Elephant Beetle Stealthy Hacker Group Stole Millions Undetected

All organizations, whether large or small, must have proper security in place to prevent and overcome cyber attacks. But what if the threat targeting an enterprise is so sophisticated and subtle that it is almost impossible to notice the intrusion until it is too late?

Well, meet Elephant Beetle – a financially motivated hacker group discovered in early 2022 that has stolen millions of dollars from various organizations so far.

So, how does this group carry out its attacks? Who is behind this? And more importantly, how can organizations protect themselves from this? Here’s everything you need to know.

Elephant Beetles: A Stealthily Threatened Group

Israeli cyber security firm Signia released a report in January 2022 revealing that a hacker group named Elephant Beetle extorted millions from financial sector businesses in Latin America.

Elephant beetles use a variety of sophisticated tactics to infiltrate an organization’s systems, look for vulnerabilities, and then hide from plain sight while launching an attack.

Once it has infiltrated an organization, the group creates backdoors and adapts its tools to carry out its attacks more efficiently when the time comes. This phase can last up to a month. Then, for an extended period – up to several months – attackers essentially blend into the background by mimicking it and looking for security holes in the target’s system.

When Elephant Beetle is finished collecting information, it doesn’t just wind its way through the cyber infrastructure of the target organization. Instead, the group quietly and surreptitiously conducts fraudulent transactions that mimic legitimate behavior, and slowly steal millions from the victim.

To execute its Java-based attacks, the elephant beetle uses a wide arsenal of more than 80 unique tools and scripts, the researchers wrote in their report. The amount of money stolen in a single transaction is so insignificant that it is almost completely unnoticeable, but over time the transactions add up to millions of dollars.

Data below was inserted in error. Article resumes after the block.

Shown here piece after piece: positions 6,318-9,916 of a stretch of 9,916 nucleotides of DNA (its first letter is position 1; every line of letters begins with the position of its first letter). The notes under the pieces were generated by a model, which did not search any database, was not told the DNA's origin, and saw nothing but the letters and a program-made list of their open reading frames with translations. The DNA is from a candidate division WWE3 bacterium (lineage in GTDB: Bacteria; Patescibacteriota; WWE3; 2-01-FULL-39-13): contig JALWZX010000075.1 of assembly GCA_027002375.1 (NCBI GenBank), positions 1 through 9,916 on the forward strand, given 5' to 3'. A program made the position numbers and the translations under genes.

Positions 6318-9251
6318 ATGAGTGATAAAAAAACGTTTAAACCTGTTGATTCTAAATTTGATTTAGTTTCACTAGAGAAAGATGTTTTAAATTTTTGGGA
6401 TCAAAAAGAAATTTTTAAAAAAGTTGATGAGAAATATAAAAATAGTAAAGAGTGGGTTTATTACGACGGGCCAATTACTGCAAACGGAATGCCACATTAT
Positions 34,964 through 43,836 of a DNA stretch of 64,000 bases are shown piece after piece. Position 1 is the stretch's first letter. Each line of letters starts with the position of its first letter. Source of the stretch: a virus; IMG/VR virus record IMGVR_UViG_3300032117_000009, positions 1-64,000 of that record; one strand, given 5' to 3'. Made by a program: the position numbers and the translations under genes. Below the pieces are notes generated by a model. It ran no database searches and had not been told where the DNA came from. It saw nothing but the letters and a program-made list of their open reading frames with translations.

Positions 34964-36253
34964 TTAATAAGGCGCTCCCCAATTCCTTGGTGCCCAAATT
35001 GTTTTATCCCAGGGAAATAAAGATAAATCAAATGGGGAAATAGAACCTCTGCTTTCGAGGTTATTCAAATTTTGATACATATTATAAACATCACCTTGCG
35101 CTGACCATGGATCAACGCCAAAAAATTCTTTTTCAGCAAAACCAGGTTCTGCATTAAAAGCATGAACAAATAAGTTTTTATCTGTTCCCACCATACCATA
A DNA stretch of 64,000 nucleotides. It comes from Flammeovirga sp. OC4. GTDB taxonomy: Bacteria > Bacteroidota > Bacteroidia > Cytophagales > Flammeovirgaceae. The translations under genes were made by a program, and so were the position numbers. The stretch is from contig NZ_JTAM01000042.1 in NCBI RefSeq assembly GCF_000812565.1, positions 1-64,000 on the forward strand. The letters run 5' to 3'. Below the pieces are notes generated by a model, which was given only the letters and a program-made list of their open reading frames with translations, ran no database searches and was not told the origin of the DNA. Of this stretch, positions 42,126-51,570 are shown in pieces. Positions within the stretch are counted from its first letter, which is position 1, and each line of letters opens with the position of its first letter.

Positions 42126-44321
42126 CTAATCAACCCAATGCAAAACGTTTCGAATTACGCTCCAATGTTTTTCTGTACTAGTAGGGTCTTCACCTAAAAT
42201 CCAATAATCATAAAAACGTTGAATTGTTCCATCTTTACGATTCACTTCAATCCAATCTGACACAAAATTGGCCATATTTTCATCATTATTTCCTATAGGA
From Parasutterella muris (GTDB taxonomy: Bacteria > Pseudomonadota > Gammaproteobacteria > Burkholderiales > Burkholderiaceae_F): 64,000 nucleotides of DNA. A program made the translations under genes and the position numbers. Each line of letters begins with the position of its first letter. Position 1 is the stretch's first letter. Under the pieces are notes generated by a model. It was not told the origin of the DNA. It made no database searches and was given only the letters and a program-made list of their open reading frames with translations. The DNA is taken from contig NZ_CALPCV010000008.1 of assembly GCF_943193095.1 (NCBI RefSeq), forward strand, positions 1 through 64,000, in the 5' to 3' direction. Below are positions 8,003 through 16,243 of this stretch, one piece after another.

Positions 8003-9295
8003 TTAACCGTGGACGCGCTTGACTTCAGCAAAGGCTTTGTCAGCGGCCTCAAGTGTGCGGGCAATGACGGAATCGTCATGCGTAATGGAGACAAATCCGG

According to Signia, if an affected organization discovers and stops the Elephant Beetle, it remains down for several months and then attacks a different system. The group has allegedly stolen millions of dollars from unsuspecting companies over the years.

Who is behind the elephant beetle?

Signia could not determine who exactly is behind the Elephant Beetle, but there is almost certainly a connection between the group and Spanish-speaking countries. After analyzing keywords and phrases used by elephant beetles, the researchers established that the group used, for example, the Spanish word for elephant (elephant) for a code variable.

Furthermore, the group named one of its output files “windows_para_linux”, which suggests that its members speak Spanish. And one of the tools used by the elephant beetle was uploaded to VirusTotal, a popular malware-scanning platform from Argentina.

Additionally, evidence suggests that Elephant Beetle has ties to Mexico as most of the C2 IPs (command and control servers) used by it are from Mexico.

The group has primarily focused on Latin American companies, but one of its victims was a US-based company in Latin America. However, as the Signia researchers noted, this does not suggest that organizations located elsewhere are safe.

Defense Against the Elephant Beetle

According to Signia, there are several steps you can take to protect your systems against elephant beetles and similar threat groups.

For starters, it is imperative to keep all operating systems up to date and use different passwords for different servers or administrative interfaces. In addition, organizations should regularly monitor .class files—these are Java files that contain bytecode that can be executed on the Java Virtual Machine.

In general, every organization that maintains its cyber security hygiene should define clear security protocols for each segment of its business, educate its employees, monitor emerging threats, conduct regular audits and all Important data should be backed up.

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